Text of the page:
On fears, fantasies and critical thinking

In which I discuss monsters, both real and imagined:

As Halloween approaches, many are consumed with the desire to scare each other with elaborate costumes and behavior. Ghosts and witches, who previously ruled this holiday, have been replaced by more horrific entities: The ubiquitous walking dead and chainsaw-wielding psychopaths. It’s all in fun of course, but it’s also extremely ironic. Because many of us live in genuine fear of imaginary monsters for the other 364 days of the year, and it negatively alters our understanding of the world around us.

Campaign season is a time when reality suffers and the truth becomes a vague concept, but it's really the most important time for such things. Here are a few more excerpts from my appeal for thoughtful evaluation:

Something else has happened during that short period of time: Over 30,000 women and girls were sexually assaulted, most of them by somebody they knew, yet only a small percentage of those familiar monsters will have to answer for their crimes. I find that considerably more frightening than any brain-eating shuffling zombie, and you should, too. Thousands of sociopaths are walking the streets of our cities and towns, and we go to great lengths to convince ourselves they’re not really there, they are simply the product of someone else’s imagination. Shameful and irresponsible are a few words that come to mind, but I bet you could come up with some others if you thought about it. Please do.

Moving on to some other unfounded fears we seem to be susceptible to, let’s take a look at the aura of alleged voter fraud. Some sources would have us believe there is a conspiracy to subvert our elections, a movement to “take over” our government by individuals casting fraudulent ballots. If you would put on your critical thinking cap for just one minute, you’d realize that particular fear defies logic.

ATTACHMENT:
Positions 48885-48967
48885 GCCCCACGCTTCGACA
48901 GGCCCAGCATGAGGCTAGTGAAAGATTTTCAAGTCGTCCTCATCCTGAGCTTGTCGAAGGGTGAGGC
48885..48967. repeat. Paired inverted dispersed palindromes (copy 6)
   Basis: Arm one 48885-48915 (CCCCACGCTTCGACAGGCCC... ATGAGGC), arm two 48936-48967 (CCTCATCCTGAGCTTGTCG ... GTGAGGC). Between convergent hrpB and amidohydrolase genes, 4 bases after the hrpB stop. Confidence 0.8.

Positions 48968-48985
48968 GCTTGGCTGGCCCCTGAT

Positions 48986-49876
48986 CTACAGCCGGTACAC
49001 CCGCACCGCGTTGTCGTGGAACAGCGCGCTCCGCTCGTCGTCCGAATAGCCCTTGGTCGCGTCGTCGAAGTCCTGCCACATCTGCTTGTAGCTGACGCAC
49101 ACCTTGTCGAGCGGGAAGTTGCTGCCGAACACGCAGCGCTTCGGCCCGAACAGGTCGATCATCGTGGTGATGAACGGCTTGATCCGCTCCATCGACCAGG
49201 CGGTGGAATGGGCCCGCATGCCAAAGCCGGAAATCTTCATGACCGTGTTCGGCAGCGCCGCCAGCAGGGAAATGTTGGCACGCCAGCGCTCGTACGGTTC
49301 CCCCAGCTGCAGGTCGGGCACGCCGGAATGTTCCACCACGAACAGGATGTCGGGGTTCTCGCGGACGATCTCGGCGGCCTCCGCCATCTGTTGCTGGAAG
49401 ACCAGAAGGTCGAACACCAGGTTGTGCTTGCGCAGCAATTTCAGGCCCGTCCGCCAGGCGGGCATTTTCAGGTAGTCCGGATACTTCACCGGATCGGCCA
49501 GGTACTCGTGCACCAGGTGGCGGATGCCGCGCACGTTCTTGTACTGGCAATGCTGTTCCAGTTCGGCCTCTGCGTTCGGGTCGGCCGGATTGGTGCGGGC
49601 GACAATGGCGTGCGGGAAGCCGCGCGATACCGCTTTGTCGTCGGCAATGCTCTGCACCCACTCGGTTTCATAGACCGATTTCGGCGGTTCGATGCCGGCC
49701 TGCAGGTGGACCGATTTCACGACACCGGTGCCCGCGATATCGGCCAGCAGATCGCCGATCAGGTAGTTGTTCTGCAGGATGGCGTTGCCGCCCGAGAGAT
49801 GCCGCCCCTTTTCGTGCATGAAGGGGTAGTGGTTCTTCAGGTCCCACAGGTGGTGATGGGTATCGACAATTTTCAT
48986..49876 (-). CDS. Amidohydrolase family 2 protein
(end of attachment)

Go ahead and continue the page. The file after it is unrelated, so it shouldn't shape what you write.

Plainly put, there isn’t a conspiracy to sway our elections using unqualified voters. But there is a conspiracy to reduce the number of qualified voters that show up at the polls. Voter ID was only part of the law that was passed recently. There were 27 other “reforms” that were instituted along with the photo ID requirement, and many of them were designed to place roadblocks in the way of potential voters.

Banking on your fears of a non-existent voter fraud problem, lawmakers have enacted rules that adversely impact those voters who are already dealing with adversity on a daily basis. This might suit those of you who would prefer to live in a society that is governed by the wealthy, or the economically successful, or the people who are intelligent enough to grasp opportunity and avoid bad decisions, or however you want to phrase it. But that is not democracy. It isn’t even a reasonable facsimile. True democracy places no roadblocks in front of voters, it welcomes them with open arms. True democracy doesn’t require you to pass a test or dig in your pocket for a few shillings, it throws the door open for one and all.

And out of that noisy hubbub of voices, greatness emerges.

I quoted more than I usually do or allow, but I know the author. He can be a jackass sometimes, but he really does care. ;)